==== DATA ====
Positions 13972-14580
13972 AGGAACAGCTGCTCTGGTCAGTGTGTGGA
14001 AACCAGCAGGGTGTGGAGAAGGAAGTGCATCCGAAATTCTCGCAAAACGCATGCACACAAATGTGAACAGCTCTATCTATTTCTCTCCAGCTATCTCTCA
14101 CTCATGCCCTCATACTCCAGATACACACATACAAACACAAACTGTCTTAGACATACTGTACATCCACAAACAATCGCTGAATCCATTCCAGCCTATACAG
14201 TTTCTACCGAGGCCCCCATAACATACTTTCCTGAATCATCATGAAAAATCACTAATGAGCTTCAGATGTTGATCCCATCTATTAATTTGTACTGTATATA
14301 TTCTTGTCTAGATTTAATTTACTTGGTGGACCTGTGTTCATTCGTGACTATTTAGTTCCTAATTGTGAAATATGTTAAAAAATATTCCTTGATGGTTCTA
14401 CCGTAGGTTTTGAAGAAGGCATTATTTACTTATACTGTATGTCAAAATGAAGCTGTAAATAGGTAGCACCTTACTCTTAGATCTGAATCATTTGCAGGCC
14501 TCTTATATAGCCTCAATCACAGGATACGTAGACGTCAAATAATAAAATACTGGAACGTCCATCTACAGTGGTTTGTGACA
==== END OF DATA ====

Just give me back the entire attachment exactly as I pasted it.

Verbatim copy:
Positions 13972-14580
13972 AGGAACAGCTGCTCTGGTCAGTGTGTGGA
14001 AACCAGCAGGGTGTGGAGAAGGAAGTGCATCCGAAATTCTCGCAAAACGCATGCACACAAATGTGAACAGCTCTATCTATTTCTCTCCAGCTATCTCTCA
14101 CTCATGCCCTCATACTCCAGATACACACATACAAACACAAACTGTCTTAGACATACTGTACATCCACAAACAATCGCTGAATCCATTCCAGCCTATACAG
14201 TTTCTACCGAGGCCCCCATAACATACTTTCCTGAATCATCATGAAAAATCACTAATGAGCTTCAGATGTTGATCCCATCTATTAATTTGTACTGTATATA
14301 TTCTTGTCTAGATTTAATTTACTTGGTGGACCTGTGTTCATTCGTGACTATTTAGTTCCTAATTGTGAAATATGTTAAAAAATATTCCTTGATGGTTCTA
14401 CCGTAGGTTTTGAAGAAGGCATTATTTACTTATACTGTATGTCAAAATGAAGCTGTAAATAGGTAGCACCTTACTCTTAGATCTGAATCATTTGCAGGCC
14501 TCTTATATAGCCTCAATCACAGGATACGTAGACGTCAAATAATAAAATACTGGAACGTCCATCTACAGTGGTTTGTGACA